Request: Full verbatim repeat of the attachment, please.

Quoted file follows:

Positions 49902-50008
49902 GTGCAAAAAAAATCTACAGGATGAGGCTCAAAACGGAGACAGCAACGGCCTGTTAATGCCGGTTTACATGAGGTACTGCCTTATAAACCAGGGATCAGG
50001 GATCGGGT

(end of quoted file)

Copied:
Positions 49902-50008
49902 GTGCAAAAAAAATCTACAGGATGAGGCTCAAAACGGAGACAGCAACGGCCTGTTAATGCCGGTTTACATGAGGTACTGCCTTATAAACCAGGGATCAGG
50001 GATCGGGT